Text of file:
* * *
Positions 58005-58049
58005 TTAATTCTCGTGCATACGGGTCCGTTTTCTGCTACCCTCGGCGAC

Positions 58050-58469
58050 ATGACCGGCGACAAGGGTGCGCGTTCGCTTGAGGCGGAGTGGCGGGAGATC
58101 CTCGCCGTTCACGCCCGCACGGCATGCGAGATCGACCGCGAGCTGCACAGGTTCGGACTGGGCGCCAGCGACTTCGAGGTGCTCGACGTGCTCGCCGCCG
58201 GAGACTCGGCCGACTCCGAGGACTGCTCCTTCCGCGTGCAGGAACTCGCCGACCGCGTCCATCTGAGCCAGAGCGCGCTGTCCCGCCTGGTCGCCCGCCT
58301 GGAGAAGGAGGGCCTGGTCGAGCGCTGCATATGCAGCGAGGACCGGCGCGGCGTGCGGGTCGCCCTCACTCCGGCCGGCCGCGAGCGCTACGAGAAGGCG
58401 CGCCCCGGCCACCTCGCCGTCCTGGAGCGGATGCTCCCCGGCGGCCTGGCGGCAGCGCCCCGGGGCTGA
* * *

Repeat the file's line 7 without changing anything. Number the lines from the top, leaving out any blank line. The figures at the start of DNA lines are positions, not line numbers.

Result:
58301 GGAGAAGGAGGGCCTGGTCGAGCGCTGCATATGCAGCGAGGACCGGCGCGGCGTGCGGGTCGCCCTCACTCCGGCCGGCCGCGAGCGCTACGAGAAGGCG